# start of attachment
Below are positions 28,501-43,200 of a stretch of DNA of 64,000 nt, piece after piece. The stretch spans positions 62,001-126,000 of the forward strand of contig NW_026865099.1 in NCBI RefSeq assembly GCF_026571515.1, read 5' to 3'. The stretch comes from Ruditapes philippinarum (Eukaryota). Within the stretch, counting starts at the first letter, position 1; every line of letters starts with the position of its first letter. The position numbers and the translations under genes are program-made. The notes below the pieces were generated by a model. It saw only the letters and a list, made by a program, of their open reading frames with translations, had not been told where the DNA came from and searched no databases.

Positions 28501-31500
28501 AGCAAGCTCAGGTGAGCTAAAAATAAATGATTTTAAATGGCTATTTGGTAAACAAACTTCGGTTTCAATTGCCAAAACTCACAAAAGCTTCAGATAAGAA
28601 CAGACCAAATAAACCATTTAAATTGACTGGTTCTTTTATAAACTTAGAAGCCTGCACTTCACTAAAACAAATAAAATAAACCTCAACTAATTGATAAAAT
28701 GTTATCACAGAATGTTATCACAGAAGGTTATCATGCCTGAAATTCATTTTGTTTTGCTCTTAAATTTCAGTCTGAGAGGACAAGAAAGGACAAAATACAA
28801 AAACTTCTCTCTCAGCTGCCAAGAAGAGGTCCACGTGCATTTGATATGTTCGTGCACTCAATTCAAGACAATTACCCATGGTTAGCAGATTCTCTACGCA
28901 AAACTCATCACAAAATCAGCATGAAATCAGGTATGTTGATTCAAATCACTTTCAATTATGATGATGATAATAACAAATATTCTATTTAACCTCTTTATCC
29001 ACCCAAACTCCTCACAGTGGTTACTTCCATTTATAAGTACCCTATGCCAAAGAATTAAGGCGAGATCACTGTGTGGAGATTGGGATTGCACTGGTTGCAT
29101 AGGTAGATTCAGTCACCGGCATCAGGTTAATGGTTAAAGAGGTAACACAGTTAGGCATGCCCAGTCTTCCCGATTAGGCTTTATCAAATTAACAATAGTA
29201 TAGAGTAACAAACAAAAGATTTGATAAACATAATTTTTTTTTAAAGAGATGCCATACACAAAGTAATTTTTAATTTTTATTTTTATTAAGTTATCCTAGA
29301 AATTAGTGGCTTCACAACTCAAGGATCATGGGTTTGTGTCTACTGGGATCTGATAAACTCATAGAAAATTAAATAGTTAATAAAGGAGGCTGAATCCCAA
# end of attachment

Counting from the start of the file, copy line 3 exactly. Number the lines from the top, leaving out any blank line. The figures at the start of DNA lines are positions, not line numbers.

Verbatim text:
28501 AGCAAGCTCAGGTGAGCTAAAAATAAATGATTTTAAATGGCTATTTGGTAAACAAACTTCGGTTTCAATTGCCAAAACTCACAAAAGCTTCAGATAAGAA